New research by RoSPA aims to cut the number of children killed or injured when they are struck by vehicles on driveways.
The Royal Society has indentified a number of incidents suggesting that as many toddlers are killed by vehicles on driveways as in road traffic collisions, and is conducting a survey among parents, grandparents, guardians and carers of children aged up to seven years.
RoSPA began looking into the issue after it was approached by the family of 17-month-old Iain Goodwill, who died in 2007 after being struck by a car on the driveway of his home. Iain’s family is now striving to raise awareness of the issue in the hope it will prevent others enduring similar tragedies.
In 2007, three children aged between one and two years were killed while travelling in cars on Britain’s roads. An analysis of press reports from 2007 revealed that three children in the same age group were killed by vehicles on driveways. And press cuttings from 2008 show that at least eight children aged up to seven-years-old died after being struck by vehicles on driveways or elsewhere in the grounds of their homes.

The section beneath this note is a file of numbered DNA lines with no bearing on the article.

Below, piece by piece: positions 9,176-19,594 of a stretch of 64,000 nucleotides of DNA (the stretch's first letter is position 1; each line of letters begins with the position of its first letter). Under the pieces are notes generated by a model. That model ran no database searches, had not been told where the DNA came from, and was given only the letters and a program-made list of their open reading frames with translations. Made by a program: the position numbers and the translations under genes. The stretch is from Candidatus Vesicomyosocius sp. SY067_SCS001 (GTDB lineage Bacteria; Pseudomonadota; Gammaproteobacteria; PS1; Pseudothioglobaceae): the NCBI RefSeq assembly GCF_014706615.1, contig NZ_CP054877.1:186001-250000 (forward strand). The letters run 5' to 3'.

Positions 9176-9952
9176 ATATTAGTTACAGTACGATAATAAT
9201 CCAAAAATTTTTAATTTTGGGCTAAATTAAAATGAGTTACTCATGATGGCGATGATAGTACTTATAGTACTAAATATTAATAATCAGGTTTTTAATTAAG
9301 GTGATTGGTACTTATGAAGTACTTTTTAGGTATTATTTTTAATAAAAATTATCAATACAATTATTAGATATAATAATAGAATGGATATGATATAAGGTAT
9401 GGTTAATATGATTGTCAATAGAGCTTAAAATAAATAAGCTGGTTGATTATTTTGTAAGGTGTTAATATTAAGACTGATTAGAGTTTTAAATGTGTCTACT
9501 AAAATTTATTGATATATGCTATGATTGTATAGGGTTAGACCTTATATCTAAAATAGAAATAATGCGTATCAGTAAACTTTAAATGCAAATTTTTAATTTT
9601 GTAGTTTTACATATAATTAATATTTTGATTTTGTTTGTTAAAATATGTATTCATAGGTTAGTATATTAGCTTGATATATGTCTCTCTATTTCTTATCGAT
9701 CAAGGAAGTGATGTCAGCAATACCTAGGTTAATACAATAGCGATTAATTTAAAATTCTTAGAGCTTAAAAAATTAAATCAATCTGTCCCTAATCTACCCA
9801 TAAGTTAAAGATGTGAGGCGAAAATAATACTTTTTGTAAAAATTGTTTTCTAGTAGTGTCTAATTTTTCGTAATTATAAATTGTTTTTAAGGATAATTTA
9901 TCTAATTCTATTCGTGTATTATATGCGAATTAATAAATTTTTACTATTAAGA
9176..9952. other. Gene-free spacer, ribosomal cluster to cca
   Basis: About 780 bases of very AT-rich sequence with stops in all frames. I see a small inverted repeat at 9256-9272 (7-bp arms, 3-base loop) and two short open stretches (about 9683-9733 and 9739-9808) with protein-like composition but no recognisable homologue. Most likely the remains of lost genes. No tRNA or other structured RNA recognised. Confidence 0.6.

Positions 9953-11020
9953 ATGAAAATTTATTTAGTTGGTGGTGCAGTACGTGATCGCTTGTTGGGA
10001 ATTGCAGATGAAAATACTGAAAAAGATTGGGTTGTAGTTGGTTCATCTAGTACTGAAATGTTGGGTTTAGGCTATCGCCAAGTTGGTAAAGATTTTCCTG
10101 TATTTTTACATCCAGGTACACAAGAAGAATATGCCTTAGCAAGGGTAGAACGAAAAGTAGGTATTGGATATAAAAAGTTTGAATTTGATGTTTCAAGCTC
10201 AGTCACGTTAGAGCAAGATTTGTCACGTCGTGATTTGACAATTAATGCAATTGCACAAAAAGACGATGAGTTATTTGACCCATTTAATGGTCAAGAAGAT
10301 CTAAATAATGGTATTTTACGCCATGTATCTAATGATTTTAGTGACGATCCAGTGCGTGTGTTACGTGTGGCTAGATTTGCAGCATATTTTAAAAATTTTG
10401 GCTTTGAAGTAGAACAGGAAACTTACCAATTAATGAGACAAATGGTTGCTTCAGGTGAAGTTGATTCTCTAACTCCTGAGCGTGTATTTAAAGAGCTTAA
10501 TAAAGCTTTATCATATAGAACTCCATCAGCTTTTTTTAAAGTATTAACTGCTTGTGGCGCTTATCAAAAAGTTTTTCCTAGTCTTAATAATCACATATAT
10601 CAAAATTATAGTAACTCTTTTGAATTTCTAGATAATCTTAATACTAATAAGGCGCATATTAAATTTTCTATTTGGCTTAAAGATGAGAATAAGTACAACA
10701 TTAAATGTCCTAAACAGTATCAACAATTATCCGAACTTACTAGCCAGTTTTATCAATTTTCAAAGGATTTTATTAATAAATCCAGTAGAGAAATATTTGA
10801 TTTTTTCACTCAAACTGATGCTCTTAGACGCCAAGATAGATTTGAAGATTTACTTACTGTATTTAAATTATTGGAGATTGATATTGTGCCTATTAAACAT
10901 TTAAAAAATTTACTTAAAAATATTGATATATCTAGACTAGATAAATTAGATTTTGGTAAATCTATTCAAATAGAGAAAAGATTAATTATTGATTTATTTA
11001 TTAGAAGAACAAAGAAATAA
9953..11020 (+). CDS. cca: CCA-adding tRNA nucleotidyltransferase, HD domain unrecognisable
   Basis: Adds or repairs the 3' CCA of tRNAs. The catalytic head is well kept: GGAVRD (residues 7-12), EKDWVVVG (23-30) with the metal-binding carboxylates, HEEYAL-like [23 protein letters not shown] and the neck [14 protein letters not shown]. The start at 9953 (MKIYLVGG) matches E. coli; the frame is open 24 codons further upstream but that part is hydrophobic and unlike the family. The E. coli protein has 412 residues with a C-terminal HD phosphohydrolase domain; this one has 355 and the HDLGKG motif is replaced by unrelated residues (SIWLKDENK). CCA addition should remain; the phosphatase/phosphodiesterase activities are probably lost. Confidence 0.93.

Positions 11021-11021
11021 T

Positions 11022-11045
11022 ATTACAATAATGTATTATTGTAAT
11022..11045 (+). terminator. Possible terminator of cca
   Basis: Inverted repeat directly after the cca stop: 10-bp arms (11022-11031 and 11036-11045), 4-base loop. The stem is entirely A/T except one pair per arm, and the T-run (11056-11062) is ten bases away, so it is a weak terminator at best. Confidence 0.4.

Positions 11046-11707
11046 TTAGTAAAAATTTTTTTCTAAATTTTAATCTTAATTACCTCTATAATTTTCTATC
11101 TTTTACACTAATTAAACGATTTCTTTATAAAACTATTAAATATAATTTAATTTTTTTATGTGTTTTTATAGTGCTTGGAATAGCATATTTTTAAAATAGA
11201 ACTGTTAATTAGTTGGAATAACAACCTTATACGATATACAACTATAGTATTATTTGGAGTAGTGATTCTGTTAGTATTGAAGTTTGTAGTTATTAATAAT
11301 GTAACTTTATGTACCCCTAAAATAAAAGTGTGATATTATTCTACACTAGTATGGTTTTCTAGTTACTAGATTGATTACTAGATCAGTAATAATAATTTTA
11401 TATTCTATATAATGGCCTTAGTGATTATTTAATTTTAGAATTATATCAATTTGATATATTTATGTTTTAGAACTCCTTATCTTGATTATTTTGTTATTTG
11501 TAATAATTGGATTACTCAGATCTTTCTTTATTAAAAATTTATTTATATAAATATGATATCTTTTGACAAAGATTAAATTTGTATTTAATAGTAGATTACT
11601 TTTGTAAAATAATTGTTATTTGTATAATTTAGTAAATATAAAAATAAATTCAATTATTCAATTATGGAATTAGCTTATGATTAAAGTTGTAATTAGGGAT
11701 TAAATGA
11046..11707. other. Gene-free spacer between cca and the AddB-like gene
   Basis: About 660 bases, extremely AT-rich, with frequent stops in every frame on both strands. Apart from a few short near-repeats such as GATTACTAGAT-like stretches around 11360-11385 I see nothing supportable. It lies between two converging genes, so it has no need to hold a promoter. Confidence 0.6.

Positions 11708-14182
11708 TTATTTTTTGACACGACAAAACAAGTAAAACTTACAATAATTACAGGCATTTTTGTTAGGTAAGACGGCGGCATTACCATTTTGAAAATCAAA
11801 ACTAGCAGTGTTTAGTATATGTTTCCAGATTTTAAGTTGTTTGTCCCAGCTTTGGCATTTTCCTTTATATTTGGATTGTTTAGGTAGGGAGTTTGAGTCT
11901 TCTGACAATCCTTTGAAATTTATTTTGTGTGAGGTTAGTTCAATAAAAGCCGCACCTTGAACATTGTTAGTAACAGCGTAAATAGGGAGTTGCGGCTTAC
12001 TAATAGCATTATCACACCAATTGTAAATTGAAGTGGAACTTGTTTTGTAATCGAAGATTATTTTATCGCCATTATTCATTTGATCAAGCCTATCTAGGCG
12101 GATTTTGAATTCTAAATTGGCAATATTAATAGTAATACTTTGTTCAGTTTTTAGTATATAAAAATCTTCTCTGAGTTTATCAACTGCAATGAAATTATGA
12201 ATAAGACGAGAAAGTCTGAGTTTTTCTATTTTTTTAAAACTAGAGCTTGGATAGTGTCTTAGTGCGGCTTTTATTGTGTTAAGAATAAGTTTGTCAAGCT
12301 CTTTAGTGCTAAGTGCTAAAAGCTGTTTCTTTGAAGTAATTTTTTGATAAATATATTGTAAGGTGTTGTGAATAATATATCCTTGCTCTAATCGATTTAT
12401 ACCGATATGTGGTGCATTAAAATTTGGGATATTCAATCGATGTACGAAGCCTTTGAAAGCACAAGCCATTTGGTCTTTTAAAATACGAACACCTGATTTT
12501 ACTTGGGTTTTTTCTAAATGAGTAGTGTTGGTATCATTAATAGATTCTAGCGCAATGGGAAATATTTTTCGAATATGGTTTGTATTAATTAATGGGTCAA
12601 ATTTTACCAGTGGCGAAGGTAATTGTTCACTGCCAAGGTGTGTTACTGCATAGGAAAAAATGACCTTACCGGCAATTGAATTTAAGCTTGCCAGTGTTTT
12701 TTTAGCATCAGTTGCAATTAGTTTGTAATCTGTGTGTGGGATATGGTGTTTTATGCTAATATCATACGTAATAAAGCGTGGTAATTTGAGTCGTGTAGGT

RoSPA’s survey is anonymous and includes questions about times when children have followed unknowing adults outside onto driveways, and when vehicles have been manoeuvred on driveways without adults knowing that children were around.
Click here to view or complete the survey.